Examining The Two Big First Round Trades
Comparing the trades completed by Houston and Carolina
Draft season is over, yes really. We can all rest a bit. However, the national media doesn’t see it that way. Houston has been continues to be criticized over their decision to trade up from 1.12 to 1.03.
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Nick Caserio and Demeco Ryans shocked the world with a big surprise in drafting quarterback C.J. Stroud at 1.02 only to follow that up with a trade up to 1.03 to draft defensive end Will Anderson.
The compensation was steep with an exchange of 1st rounders in this draft, pick 2.33, and two future picks to move up to 1.03 (along with a 4th rounder in return).
Immediate reactions were summed up as “Arizona fleeced Houston”. I disagree in context of comparison with Carolina’s move.
The bulk of national media is focusing in on this trade in a view that the move was to draft a defensive end. That a team should not trade away that level compensation/assets for a non-quarterback player.
My response to this is: This was a trade for a quarterback, not the defensive end. Maybe we should view it as a package deal.
From my viewpoint the order of selections was for protection. There were numerous reports that Tennessee was angling for a move up from 1.11 to 1.03 to draft Stroud.
By selecting Stroud at 1.02 this eliminated any chance of losing out on him. And the percentage chance of a team moving up to 1.03 for Anderson were near zero.
Had Houston taken Anderson at 1.02, the price would have increased for the 1.03 draft slot with other teams bidding.
The question then becomes why did Houston have to trade so much after taking Stroud and eliminating Tennessee from the process? Nobody really knows the answer to that question absent a direct quote from Nick Caserio. But we can speculate.
My guess is Houston had initial trade parameters in place with Arizona for 1.03, even before selecting Stroud. Once Houston got wind of Tennessee trying to move up as well, Houston had to adjust and create a package situation for both players.
Indianapolis was locked in on Richardson. Reportedly Seattle would have taken Anderson or Witherspoon at 5, my guess Anderson if he was available. A trade up to 5 was not an option.
Select Stroud and finalize the package with Arizona. Take the best two players on your board.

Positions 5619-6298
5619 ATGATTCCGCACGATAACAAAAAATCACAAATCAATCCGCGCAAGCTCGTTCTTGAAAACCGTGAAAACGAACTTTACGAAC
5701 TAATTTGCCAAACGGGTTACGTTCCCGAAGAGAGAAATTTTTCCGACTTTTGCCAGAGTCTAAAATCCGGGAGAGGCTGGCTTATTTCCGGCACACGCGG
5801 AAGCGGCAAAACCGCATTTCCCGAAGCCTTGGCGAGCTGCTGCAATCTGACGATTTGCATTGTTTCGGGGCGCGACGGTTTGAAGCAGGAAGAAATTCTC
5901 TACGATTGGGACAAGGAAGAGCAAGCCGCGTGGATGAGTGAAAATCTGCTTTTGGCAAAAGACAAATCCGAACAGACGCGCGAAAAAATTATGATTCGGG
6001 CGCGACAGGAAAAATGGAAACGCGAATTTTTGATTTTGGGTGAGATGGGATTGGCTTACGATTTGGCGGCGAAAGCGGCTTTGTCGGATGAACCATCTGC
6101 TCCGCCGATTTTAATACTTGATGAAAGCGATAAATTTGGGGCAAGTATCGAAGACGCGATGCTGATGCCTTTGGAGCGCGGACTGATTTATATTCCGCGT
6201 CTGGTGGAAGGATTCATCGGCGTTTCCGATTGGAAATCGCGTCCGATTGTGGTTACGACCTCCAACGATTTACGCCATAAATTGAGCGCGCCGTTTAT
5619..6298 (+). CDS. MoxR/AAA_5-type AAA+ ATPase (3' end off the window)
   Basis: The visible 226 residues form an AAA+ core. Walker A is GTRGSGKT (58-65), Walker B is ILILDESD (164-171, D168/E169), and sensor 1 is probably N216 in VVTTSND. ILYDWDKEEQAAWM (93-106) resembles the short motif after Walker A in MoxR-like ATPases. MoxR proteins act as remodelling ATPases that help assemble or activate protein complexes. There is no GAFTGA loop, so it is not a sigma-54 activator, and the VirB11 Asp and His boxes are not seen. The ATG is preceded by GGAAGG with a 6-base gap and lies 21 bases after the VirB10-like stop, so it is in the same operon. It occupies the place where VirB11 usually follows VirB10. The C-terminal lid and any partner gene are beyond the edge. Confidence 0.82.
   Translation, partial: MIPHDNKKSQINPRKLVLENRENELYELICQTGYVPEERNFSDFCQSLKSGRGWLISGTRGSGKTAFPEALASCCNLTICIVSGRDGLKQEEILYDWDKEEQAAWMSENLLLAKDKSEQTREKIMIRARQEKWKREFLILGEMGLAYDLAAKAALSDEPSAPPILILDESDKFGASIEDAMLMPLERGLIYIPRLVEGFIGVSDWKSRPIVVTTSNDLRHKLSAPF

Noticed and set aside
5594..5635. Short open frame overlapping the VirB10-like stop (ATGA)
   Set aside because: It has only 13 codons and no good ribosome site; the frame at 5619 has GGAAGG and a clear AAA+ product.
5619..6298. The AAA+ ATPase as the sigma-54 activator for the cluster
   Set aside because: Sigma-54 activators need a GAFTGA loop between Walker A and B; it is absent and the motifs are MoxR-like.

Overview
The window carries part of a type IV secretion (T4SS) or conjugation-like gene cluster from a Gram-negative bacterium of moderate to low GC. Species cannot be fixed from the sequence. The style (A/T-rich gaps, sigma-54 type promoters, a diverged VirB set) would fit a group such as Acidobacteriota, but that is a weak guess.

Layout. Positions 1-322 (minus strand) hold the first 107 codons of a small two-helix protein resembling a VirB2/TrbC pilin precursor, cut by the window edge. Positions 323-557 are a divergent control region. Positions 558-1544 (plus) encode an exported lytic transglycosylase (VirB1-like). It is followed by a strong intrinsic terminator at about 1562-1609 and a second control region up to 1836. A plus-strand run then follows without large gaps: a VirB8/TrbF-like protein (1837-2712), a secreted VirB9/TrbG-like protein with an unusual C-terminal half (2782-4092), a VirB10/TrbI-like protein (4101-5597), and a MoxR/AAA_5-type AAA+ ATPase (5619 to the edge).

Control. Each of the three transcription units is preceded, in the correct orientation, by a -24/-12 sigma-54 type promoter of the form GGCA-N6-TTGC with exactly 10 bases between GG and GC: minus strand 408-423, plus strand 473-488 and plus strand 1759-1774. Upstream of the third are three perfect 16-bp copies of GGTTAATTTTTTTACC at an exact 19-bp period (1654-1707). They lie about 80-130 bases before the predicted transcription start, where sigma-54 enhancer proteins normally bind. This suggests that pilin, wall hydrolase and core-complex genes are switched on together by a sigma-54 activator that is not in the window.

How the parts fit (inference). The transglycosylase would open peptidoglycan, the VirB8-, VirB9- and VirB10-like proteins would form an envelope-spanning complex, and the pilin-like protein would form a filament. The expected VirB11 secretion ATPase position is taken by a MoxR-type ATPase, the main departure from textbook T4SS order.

I wanted to take a look at the comparisons in draft value for trades made with Houston and Carolina.
As we all remember, Carolina jumped Houston in a trade up to 1.01 with Chicago moving back to 1.09 for a haul of assets including wide receive D.J. Moore.
For the trade value chart, I valued D.J. Moore at an “2024 early 2nd” value. One could argue, with his contract already in place, his value could be a late 1st.
Majority of the charts list the excess value at Early 1st value. As it turned out, Carolina traded up to draft Quarterback Bryce Young.
Now over to Houston’s trade:
The trade value chart comes back with excess value of Mid 1st round value.
Houston came out of the draft with a potential franchise quarterback and cornerstone skill position player. Carolina lost a very good wide receiver, and gained a potential cornerstone quarterback.
Excess value is slightly higher for Carolina as compared to Houston, per the above charts.
Both teams relinquished a future 1st round draft selection. Carolina gave up, in value, two future 2nd round selections conversely with Houston giving up a future 3rd and this year’s 2nd round selection.
We need to stop looking at this as a trade for just a singular player, even for both teams. Both were package deals for potential cornerstone players for relatively similar value.
For Houston both players will have to exceed expectations to realize the long term value. This is where coaching will take over to put these players in the best position to win. If the team falters this year, Houston will have to deal with large amount of blow back from the media next draft cycle.
The organization hired, by most accounts, the best candidate available on the market.
Now comes the time to prove everyone that the head coach hire and draft selections were the correct ones.
Forget about 2024 draft class and what could be. We are here and now. Go Texans.
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